|Deborah Norville Serenity Garden yarn|
Make a scarf, of course. (Or use in a sundress for a dear wee niece. That was last week's project.)
But a scarf - easier said than done, for me at least. I tried and tried to come up with a pattern that would do justice to this lovely yarn. No luck - it seemed the scarf muse had deserted me.
The yarn was crying out for a simple, supple and drapey pattern that would make the most of its beautiful long colour changes. But I couldn't come up with ANYTHING.
It really looked best in a simple chain stitch:
Chain stitch...hmmm...light bulb moment! Couldn't I just chain the yarn and make something out of that?
I could. And I did. And I found that you can do all sorts of fun things with a really long chain of yarn. (I'm not the first one to think of this. There are some great chunky chain scarves out there.)
So what can you do with it? You can loop it, twist it, and knot it into a cool yarn necklace:
Or use a yarn-and-button clasp instead of knots:
You can double it up and finger-crochet it into a funky skinny scarf:
You can also finger crochet 4 thicknesses of chain for a chunkier version:
Or crochet the doubled chain (with a really big hook) into the Lover's Knot stitch for a different effect:
The possibilities are endless. I've worn it about 4 different ways so far, and I keep thinking of new ways to tie it and loop it.
The Non-Pattern Pattern
If you'd like to try something similar, be sure to choose a nice drapey yarn. You can use any hook that gives you a not-too-loose, not-too-tight chain.
Here's how I made mine. Using a size G hook, I chained through one entire colourway of my yarn, which gave me a purple-red-turquoise-green-yellow-orange-green-turquoise-red-purple chain about 38 - 40 feet long.
And there it was: a gorgeous little pile of yarny potential, just waiting to be transformed into something fabulous:
I decided to add some beads to the chain ends. That way, if I did something with the single chain, I'd have decorative ends.
Here's how I did the beaded ends (you can click on the picture to make it larger):
|It's pretty self-explanatory. And I can cut the beads off later|
if I decide I don't want them.
Now for the really fun part!
A note of warning: This long chain can tangle just like yarn does. But if you handle it gently, most of your tangles will shake right out.
For the twisted and knotted versions, you'll need to fold or loop your yarn into even sections. But how do you get even loops out of a 40-or-so-foot chain of yarn?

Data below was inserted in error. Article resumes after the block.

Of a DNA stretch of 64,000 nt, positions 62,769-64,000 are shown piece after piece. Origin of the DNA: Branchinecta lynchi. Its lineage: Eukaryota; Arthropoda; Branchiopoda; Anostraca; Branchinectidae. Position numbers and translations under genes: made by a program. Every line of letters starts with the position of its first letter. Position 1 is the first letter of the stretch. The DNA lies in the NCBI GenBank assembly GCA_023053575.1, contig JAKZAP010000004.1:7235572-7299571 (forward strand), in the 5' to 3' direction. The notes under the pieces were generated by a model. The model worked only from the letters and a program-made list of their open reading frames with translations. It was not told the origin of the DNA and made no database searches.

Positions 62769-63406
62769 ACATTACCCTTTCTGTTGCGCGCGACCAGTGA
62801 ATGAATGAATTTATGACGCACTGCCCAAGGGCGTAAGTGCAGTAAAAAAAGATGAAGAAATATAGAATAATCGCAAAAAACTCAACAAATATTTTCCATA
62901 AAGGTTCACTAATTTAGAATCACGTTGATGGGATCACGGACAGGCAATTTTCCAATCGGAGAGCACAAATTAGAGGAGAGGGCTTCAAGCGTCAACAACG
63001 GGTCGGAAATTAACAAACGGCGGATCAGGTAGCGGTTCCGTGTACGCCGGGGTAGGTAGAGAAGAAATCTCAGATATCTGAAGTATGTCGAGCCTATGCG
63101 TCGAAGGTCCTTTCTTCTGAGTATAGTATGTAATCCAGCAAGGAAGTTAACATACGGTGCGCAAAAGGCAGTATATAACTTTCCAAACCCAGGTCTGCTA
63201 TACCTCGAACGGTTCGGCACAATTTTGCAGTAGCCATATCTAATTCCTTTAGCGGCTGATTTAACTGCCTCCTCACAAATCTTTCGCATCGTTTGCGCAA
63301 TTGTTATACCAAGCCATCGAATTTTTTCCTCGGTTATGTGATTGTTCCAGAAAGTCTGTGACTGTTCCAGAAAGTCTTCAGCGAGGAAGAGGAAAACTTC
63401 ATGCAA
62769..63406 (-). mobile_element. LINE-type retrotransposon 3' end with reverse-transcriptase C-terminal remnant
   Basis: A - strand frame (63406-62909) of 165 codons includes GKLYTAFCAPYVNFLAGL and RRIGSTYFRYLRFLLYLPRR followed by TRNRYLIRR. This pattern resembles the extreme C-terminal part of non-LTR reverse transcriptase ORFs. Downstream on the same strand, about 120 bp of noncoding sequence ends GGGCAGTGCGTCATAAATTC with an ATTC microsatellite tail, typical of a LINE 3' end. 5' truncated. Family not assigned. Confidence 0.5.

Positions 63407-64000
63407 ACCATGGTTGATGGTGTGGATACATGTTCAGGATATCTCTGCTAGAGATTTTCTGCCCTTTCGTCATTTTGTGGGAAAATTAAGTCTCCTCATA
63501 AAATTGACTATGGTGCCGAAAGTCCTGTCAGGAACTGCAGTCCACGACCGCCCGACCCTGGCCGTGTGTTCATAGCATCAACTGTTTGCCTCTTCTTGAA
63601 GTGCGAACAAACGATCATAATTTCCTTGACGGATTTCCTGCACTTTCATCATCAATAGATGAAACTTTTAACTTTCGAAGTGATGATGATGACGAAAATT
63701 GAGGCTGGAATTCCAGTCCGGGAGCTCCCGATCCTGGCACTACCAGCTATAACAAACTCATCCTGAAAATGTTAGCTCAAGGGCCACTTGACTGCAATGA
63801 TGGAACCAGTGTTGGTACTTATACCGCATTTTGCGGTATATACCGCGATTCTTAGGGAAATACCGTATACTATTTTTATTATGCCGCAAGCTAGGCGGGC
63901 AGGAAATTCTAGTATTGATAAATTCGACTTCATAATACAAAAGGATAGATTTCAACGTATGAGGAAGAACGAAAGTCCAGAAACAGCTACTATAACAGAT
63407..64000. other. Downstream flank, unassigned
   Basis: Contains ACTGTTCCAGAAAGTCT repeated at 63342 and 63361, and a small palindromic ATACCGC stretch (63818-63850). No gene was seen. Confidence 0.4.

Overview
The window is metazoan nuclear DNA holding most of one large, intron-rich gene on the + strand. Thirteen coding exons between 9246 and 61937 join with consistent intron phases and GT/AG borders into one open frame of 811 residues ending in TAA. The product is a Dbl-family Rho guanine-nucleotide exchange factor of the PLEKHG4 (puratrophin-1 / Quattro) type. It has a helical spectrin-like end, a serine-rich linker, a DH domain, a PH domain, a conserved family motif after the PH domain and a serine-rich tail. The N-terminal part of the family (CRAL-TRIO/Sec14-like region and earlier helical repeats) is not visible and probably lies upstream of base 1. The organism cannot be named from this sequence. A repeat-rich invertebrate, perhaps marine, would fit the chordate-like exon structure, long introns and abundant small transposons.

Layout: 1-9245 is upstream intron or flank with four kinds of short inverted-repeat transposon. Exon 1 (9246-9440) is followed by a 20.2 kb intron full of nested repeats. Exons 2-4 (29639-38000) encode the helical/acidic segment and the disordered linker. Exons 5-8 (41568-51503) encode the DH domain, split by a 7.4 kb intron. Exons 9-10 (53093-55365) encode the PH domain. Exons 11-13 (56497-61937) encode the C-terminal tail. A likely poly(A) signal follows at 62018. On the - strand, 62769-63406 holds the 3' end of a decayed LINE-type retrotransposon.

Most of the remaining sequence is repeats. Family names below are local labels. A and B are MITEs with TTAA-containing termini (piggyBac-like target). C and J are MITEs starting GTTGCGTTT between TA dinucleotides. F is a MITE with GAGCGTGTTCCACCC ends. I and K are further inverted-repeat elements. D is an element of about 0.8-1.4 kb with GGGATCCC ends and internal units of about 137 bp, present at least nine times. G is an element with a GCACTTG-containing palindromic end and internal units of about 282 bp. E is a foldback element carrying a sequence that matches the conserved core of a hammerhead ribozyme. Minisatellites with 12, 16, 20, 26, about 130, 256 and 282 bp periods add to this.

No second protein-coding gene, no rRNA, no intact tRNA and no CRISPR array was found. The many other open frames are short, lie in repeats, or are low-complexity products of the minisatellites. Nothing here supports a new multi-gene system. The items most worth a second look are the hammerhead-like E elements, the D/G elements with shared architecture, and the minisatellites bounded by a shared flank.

First I tied the ends together in an overhand knot, which gave me one giant loop to start with. I guesstimated where the midpoint was, then put that end over a chair knob and backed away until the yarn was pulled taut, but not too stretched out. (I kept my finger in the knotted end.) Then I walked towards the chair, looped the knotted end over the knob, and backed away again, keeping my finger in between the long loops until it was pulled taut again. Repeat as necessary until yarn is evenly looped.
(You could also ask a friend or loved one to help you. It's very similar to folding sheets.)
For this effect, I tied a simple overhand knot at the beaded end, and made a slip knot at the other end. The beaded end became a toggle, and the other end was the loop for the toggle. Then I tied a big loose knot in the middle, and gently twisted the chains.
For the finger-crocheted version, I kept the chain in a giant loop, so I could work with a double chain strand. Starting at the beaded end, I made a slip knot, then finger-crocheted until I got to the other end. (This is also a handy way of finding the midpoint of the loop. The other end is the midpoint. I hope that makes sense.)
This gave me a fun skinny scarf to play with. For a chunkier texture, I folded the giant loop in half (so it was 4 chains thick) and finger-crocheted that. It made a very soft yarn necklace:
And here's the Lover's Knot version. Using the giant loop again (working with a double chain), I made a slip knot at the beaded end. Then I used a really large crochet hook (I think it's size P but it's not marked), and crocheted the Lover's Knot stitch with the doubled chain. You can click on this picture to make it bigger. Instructions are below the picture.
To make the Lover's Knot stitch: draw up a long loop. Pull the working yarn (or in this case, chains) through the long loop, holding the working yarn back and away from the long loop with your middle finger. Put your hook between the long loop and the working yarn, yarn over, and pull through. Now you should have 2 loops on your hook. Yarn over and pull through both loops on hook. (This is like making a single crochet). Chain 1, and pull up the loop on your hook to make the next long loop. Repeat steps.
The Lover's Knot stitch is very customizable: you can make your loops as long or short as you like.
|Here's another fun way to wear the Lover's Knot skinny scarf:|
Tie the ends in a series of square knots to make a Y-shaped effect.
These are just some suggestions to get you started. You can make your starting chain even longer, and have more chain "yarn" to play with. It's up to you.
I love the fact that I can keep changing this scarf around. If I want to, I can remake it every time I wear it. I'm also hoping to come up with a large pendant to hang from the twisted version.
So what comes next? Well, I've frogged the Lover's Knot version, untied the ends of my giant loop, and wound my chain into a ball of "yarn". I'm going to see what I can do with the single chain. Stay tuned for further developments.
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